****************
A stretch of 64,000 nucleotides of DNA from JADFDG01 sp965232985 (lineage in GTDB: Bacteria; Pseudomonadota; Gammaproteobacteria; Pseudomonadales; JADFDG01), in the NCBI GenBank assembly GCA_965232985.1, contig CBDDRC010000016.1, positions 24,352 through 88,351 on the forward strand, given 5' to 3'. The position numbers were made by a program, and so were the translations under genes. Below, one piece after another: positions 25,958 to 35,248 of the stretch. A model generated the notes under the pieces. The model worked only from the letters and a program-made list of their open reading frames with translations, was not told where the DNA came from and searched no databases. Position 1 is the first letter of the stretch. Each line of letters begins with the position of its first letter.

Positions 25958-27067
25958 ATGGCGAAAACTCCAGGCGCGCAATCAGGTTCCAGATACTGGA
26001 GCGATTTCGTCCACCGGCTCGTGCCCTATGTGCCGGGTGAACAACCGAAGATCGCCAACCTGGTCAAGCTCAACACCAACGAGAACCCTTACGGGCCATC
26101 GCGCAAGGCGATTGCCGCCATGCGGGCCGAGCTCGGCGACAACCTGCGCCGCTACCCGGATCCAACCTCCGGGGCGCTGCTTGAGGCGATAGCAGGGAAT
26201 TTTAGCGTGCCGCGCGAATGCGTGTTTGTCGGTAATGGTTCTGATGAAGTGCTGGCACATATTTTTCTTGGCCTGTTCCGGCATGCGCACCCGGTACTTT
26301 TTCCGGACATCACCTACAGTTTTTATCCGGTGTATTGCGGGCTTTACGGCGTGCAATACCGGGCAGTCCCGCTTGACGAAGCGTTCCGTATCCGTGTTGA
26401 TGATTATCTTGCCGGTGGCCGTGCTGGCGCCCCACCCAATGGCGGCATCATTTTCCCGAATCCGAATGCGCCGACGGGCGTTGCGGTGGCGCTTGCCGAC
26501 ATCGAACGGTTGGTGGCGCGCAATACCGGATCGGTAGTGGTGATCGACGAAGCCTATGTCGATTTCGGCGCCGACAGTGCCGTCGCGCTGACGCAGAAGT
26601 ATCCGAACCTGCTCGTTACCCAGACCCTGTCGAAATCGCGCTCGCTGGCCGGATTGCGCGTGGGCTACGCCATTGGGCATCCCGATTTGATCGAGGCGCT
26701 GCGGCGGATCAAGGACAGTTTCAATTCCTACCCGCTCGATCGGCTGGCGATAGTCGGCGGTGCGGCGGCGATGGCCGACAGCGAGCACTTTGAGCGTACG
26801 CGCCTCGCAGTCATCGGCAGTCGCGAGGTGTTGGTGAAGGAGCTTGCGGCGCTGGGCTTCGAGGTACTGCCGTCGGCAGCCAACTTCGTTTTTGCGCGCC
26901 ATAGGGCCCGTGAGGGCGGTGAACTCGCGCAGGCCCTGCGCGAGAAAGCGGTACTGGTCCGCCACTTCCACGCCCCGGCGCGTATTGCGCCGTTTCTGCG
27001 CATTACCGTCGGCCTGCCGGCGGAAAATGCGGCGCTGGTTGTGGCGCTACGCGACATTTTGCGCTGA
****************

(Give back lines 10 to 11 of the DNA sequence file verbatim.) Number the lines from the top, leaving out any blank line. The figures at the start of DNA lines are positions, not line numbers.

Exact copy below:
26601 ATCCGAACCTGCTCGTTACCCAGACCCTGTCGAAATCGCGCTCGCTGGCCGGATTGCGCGTGGGCTACGCCATTGGGCATCCCGATTTGATCGAGGCGCT
26701 GCGGCGGATCAAGGACAGTTTCAATTCCTACCCGCTCGATCGGCTGGCGATAGTCGGCGGTGCGGCGGCGATGGCCGACAGCGAGCACTTTGAGCGTACG